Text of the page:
• Hardware and supply stores
• Critical trades, includingplumbers, electricians, exterminators, cleaning and janitorial staff for commercial and governmental properties, security staff, operating engineers, HVAC, painting, moving and relocation services, and other service providers that maintain the safety, sanitation and essential operation of residences, Essential Activities, and Essential Businesses and Operations
• Mail, post, shipping, logistics, delivery and pick-up services
• Educational institutions, for purposes of facilitating distance learning, performing critical research, or performing essential functions
• Laundry services
• Restaurants for consumption off-premises
• Supplies to work from home
• Supplies for Essential Businesses and Operations
• Transportation, for purposes of Essential Travel
• Home-based care and services
• Residential facilities and shelters
• Professional services
• Day care centers for employees exempted by this Executive Order
• Manufacture, distribution, and supply chain for critical products and industries
• Critical labor union functions
• Hotels and motels, to the extent used for lodging and delivery or carry-out food services
• Funeral services
Only essential travel is permitted at this time and must be done in accordance with social distancing requirements. That includes travel related to:
• Performing Essential Activities, Essential Governmental Functions, Essential Businesses and Operations or Minimum Basic Operations
• Caring for elderly, minors, dependents, persons with disabilities or other vulnerable persons
• Receiving materials for distance learning, for receiving meals, and any other related services from an educational institution
• Returning to a place of residence from outside the jurisdiction
• Following the direction of law enforcement or court order, including to transport children pursuant to a custody agreement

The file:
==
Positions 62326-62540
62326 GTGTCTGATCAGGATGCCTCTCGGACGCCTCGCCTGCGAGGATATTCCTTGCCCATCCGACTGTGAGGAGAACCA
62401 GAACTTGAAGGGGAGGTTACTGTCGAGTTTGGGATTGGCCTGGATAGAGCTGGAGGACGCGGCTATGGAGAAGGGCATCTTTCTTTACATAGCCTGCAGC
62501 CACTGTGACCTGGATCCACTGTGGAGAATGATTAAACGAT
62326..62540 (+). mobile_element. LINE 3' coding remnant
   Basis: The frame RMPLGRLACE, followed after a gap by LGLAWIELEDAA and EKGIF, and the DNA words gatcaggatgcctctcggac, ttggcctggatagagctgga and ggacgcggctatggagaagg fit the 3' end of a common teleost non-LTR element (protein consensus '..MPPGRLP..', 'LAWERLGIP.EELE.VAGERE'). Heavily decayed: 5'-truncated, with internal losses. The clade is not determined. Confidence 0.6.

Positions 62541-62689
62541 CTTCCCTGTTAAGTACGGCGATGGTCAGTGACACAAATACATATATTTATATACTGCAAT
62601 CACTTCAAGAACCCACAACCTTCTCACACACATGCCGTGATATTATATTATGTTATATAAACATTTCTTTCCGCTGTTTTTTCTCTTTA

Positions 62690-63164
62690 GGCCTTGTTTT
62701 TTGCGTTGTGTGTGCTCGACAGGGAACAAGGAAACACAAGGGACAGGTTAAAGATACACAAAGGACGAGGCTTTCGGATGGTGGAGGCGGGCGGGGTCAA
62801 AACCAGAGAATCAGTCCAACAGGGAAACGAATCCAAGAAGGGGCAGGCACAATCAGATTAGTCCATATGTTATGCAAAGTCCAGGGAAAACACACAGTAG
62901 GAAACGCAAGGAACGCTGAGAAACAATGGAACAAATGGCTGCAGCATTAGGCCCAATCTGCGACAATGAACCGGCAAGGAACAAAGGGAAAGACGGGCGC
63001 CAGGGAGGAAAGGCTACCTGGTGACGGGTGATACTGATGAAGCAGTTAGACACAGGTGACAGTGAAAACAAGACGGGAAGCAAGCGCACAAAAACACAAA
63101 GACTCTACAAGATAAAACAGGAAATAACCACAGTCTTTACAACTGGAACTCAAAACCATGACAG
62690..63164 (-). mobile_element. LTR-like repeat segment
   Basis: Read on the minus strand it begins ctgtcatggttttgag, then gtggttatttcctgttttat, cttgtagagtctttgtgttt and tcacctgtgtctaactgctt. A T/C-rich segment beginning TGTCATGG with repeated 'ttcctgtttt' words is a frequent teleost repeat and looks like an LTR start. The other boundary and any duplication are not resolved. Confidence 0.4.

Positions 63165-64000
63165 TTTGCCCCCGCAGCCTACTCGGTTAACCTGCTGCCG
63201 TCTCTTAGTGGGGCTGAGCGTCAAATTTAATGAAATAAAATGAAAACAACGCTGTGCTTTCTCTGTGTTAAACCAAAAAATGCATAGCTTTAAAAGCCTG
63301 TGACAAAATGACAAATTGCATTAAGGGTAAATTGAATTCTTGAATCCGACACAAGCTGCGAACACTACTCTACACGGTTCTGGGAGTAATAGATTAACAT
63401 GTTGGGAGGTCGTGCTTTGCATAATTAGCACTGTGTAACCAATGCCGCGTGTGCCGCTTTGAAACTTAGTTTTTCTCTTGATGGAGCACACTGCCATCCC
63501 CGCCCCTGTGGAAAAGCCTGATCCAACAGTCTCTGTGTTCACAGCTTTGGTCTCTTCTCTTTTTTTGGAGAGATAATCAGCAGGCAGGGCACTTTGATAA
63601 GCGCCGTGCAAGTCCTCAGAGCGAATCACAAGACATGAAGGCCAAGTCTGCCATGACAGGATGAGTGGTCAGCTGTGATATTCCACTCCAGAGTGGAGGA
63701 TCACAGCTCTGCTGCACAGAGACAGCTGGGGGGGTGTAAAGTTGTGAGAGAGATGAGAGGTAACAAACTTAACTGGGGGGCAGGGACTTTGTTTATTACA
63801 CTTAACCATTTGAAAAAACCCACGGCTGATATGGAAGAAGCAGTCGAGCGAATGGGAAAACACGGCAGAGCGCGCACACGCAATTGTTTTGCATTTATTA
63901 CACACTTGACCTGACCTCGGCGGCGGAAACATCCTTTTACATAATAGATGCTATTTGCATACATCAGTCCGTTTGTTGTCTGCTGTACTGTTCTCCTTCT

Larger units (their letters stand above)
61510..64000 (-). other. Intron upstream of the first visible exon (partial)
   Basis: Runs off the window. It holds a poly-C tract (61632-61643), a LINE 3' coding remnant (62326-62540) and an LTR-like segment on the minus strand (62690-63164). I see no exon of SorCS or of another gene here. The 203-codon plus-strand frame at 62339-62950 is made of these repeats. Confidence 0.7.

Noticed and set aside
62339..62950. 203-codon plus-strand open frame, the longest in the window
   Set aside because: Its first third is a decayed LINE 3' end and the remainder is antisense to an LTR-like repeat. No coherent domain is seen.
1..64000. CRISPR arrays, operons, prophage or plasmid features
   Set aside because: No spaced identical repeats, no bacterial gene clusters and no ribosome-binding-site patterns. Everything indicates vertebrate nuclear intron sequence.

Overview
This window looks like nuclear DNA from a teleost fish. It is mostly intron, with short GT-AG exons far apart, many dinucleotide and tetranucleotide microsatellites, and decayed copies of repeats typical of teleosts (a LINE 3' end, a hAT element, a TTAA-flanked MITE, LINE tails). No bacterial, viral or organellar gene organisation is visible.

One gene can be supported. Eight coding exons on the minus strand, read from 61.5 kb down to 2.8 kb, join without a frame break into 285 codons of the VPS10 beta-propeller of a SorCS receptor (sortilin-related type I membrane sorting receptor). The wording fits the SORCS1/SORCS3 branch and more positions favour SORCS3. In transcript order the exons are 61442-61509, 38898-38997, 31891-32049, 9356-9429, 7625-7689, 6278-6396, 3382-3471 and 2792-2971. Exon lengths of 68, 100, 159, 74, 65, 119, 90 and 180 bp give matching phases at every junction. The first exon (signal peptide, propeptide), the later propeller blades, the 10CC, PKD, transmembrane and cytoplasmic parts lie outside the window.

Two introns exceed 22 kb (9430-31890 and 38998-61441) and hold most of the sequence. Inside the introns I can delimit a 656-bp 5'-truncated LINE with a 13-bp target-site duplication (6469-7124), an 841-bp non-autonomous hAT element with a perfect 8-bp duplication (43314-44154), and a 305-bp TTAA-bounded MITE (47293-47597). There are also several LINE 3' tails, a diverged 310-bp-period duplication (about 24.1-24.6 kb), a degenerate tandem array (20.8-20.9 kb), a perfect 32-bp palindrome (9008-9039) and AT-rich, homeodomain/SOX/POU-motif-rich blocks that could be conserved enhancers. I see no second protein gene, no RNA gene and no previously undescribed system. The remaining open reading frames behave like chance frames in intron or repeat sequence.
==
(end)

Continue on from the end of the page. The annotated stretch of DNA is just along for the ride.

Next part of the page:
• Returning to a place of residence outside the State for non-residents
In addition to halting evictions statewide, the Governor is directing additional resources to organizations across the state to serve those experiencing homelessness.
For those whose residence is or becomes an unsafe place, please call the Illinois Domestic Violence Hotline at 1-877-863-6338.
Finally, the Governor encourages Illinoisans to come together during this time of crisis and reminds the public that this is not a virus tied to a specific ethnic group or race. Suggesting otherwise – or engaging in acts of racism against a specific community – runs counter to our values.
WHAT TO DO IF YOU’RE SICK
Every Illinoisan plays a role in ensuring our health care system remains fully operational to treat patients in need of urgent care.
If you are experiencing symptoms of any illness, including COVID-19, the first thing you should do is:
Call a health care provider, like your primary care physician or a health clinic. But please, do not walk directly into an emergency room or a doctor’s office.
A health care provider will ask about your symptoms and potential exposures. If they think you need medical care, they will help arrange medical treatment without putting others at risk of exposure.
If you meet certain criteria, you may be tested for COVID-19, but as testing expands, those with severe illness and those at higher risk of complications are being prioritized.
People whose symptoms are mild — which will be most people — will be able to isolate at home during their illness, and they should follow the directives of their health care providers.
For health-related inquiries, contact the Illinois Department of Public Health by calling 1-800-889-3931 or visiting IDPH.illinois.gov.